The presidential race may get the most attention in the next 97 days, but it won't be the first thing voters see on the Nov. 8 general election ballot.
To get to the presidential race, and all the other candidates running for federal, state and local, Washington voters will first be presented with a wide range of topics on nine separate ballot measures.
They'll have a chance to approve or reject new laws that would impose stricter gun safety or raise the minimum wage on initiatives that gathered enough signatures to go directly to the ballot. They can impose a new tax on carbon emissions or ask Congress for an amendment to the U.S. Constitution that would limit campaign contributions, two ideas first presented to the Legislature but ignored by lawmakers. They can tweak the system that will redraw congressional boundaries in 2011.
And they can offer their advice to the Legislature on two changes to tax law earlier this year. But lawmakers likely won't do anything with that advice because they haven't in the past.
Here's the rundown of ballot measures approved for the general election ballot:
I-1433: would increase the minimum wage to $13.50 by 2020, and require most businesses to offer at least some sick and safe leave to workers.
I-1464: Would set up a state campaign funding system by repealing the sales tax exemption for some out-of-state purchasers, put new restrictions on public employees who become lobbyists and limit contributions by lobbyists and state contractors.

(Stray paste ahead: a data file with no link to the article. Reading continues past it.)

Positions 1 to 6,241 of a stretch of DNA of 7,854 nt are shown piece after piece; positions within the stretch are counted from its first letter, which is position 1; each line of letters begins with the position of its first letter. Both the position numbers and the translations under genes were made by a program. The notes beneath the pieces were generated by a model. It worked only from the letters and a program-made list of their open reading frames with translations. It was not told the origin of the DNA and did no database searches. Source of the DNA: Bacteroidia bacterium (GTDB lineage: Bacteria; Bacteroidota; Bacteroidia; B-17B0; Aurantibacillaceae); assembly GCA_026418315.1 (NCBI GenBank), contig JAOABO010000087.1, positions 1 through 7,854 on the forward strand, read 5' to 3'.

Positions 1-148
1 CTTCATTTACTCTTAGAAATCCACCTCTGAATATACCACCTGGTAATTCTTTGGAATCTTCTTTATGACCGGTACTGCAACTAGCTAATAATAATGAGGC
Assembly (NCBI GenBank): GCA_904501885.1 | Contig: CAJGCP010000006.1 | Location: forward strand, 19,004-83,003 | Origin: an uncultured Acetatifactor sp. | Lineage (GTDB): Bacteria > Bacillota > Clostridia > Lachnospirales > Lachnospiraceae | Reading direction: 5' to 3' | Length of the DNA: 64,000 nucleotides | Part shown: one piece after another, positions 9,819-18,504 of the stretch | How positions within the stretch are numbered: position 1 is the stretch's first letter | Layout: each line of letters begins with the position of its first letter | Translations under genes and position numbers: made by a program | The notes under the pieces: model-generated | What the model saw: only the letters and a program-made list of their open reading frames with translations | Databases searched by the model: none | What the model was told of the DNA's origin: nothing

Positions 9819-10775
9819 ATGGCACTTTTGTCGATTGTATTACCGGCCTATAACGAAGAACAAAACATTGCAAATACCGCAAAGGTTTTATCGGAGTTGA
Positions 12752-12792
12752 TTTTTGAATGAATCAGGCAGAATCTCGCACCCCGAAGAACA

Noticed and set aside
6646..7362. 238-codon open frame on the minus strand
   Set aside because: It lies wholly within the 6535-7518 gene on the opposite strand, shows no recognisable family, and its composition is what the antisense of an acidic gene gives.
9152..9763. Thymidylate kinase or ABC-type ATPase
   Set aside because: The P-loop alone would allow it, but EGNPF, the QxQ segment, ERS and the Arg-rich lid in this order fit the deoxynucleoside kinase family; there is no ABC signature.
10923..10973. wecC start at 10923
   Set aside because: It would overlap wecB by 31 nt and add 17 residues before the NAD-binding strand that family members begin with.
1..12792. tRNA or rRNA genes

I-1491: Would allow family members or law enforcement to seek "extreme risk" protection orders against a person a court rules is dangerous, requiring him or her to surrender firearms.
I-1501: Would increase penalties for identity theft or fraud when it involves senior citizens or vulnerable residents.
I-732: Would impose a carbon emissions tax on fossil fuels and reduce the sales tax by 1 percent.
I-735: Would ask Congress to pass a constitutional amendment that corporations don’t have the same rights as people and that contributions aren't protected Free Speech so they can be regulated by law. (Editor's note: Earlier version of this post misstated one aspect of the initiative.)
Senate Joint Resolution 8210: Would change the state constitution to require redrawn congressional and legislative boundaries be submitted by a special in mid November of the year after a U.S. Census, about six weeks earlier than current law.
Advisory vote 14: Involves a tax increase on insurance premiums for some family dental plans.
Advisory vote 15: Limits tax exemptions for alternative-fuel vehicles.